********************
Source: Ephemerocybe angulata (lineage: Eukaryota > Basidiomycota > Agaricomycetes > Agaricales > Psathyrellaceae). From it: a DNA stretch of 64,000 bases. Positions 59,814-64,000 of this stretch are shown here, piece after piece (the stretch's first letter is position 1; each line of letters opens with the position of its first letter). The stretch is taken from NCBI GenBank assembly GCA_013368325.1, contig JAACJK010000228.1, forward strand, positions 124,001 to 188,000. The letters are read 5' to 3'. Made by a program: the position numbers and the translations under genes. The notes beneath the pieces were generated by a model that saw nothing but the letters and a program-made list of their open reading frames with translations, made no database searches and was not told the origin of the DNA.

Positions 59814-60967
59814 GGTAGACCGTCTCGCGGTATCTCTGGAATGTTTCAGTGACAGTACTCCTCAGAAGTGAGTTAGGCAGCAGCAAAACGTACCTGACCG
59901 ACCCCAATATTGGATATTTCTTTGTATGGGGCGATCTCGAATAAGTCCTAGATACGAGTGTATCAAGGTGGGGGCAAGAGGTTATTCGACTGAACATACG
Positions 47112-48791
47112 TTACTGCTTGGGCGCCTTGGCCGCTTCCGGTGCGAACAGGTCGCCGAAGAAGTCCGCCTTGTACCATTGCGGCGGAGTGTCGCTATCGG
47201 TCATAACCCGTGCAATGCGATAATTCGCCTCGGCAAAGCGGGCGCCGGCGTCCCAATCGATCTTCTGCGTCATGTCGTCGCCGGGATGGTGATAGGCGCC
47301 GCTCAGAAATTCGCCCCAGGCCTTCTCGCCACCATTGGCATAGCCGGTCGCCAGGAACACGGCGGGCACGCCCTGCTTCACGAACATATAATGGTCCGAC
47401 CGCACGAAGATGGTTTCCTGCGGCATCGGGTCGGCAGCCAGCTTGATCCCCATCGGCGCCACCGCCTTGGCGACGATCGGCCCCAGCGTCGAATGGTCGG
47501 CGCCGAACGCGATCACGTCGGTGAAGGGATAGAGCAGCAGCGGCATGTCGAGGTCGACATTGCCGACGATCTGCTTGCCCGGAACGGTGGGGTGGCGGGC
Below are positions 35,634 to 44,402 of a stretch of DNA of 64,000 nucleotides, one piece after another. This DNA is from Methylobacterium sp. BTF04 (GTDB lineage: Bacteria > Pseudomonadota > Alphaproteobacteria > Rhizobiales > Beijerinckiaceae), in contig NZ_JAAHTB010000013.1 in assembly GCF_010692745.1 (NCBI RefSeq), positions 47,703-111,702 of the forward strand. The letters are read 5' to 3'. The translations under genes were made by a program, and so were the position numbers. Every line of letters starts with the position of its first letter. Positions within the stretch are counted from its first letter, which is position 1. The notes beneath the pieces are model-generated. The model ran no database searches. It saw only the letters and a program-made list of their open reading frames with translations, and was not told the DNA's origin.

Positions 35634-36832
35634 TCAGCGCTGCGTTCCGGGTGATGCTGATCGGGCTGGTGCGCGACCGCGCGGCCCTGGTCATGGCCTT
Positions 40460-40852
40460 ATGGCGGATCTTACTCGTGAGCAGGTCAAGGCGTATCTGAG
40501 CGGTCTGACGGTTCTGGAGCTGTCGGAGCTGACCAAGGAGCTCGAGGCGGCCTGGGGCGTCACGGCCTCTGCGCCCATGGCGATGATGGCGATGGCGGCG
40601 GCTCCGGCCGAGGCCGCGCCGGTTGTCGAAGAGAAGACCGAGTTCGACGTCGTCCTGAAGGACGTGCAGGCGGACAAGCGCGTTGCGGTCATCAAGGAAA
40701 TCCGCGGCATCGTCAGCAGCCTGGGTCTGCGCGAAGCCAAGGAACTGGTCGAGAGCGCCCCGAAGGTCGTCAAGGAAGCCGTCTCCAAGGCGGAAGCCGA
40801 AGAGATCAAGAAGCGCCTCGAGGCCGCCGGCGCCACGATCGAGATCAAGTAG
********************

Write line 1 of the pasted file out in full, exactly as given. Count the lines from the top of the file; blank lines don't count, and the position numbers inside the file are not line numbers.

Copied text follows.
Source: Ephemerocybe angulata (lineage: Eukaryota > Basidiomycota > Agaricomycetes > Agaricales > Psathyrellaceae). From it: a DNA stretch of 64,000 bases. Positions 59,814-64,000 of this stretch are shown here, piece after piece (the stretch's first letter is position 1; each line of letters opens with the position of its first letter). The stretch is taken from NCBI GenBank assembly GCA_013368325.1, contig JAACJK010000228.1, forward strand, positions 124,001 to 188,000. The letters are read 5' to 3'. Made by a program: the position numbers and the translations under genes. The notes beneath the pieces were generated by a model that saw nothing but the letters and a program-made list of their open reading frames with translations, made no database searches and was not told the origin of the DNA.